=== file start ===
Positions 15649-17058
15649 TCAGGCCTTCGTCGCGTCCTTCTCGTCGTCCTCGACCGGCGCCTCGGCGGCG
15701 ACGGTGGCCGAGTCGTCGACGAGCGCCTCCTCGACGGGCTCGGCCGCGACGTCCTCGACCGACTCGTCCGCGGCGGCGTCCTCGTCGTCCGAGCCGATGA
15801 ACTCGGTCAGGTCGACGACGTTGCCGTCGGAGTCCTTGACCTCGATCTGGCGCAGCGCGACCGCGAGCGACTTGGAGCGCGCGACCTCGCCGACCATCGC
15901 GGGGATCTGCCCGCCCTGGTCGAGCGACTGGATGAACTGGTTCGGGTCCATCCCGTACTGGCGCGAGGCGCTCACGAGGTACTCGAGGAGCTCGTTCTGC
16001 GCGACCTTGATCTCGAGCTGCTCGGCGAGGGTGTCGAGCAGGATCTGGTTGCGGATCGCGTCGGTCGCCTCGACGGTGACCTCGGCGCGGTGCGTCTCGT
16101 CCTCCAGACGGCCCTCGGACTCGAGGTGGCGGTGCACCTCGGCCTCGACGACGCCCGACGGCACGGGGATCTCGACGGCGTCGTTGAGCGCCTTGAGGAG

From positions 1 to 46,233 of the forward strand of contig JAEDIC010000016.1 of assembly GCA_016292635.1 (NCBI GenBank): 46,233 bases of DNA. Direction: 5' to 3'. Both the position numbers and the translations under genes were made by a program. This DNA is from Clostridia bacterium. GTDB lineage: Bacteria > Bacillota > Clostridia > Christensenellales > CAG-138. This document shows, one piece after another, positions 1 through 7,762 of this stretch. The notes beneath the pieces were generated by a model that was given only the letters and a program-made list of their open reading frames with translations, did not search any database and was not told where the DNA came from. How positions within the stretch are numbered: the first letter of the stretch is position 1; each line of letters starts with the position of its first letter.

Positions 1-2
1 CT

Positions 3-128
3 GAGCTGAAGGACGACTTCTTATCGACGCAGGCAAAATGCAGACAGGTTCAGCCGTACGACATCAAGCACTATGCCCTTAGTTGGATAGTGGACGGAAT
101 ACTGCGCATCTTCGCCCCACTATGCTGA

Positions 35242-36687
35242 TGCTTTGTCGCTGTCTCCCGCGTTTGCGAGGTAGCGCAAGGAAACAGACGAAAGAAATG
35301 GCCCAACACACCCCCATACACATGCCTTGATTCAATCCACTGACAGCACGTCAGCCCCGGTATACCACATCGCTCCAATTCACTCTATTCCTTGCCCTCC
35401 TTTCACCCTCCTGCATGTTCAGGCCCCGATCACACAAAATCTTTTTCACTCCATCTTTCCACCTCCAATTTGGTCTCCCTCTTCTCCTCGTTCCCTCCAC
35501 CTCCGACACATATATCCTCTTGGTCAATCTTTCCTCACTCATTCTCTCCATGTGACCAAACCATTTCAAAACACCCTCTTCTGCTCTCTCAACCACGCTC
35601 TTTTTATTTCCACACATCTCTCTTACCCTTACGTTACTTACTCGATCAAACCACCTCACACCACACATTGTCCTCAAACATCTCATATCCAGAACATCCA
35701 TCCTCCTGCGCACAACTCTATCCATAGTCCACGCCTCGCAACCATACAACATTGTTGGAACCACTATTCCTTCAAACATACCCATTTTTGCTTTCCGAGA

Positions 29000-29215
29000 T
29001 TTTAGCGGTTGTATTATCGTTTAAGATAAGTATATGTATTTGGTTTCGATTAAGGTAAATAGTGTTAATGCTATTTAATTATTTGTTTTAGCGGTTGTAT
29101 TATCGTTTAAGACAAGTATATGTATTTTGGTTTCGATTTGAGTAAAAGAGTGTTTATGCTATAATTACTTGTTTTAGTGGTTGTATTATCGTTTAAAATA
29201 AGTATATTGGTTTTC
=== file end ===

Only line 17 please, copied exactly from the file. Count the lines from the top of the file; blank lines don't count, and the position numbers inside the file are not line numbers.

35401 TTTCACCCTCCTGCATGTTCAGGCCCCGATCACACAAAATCTTTTTCACTCCATCTTTCCACCTCCAATTTGGTCTCCCTCTTCTCCTCGTTCCCTCCAC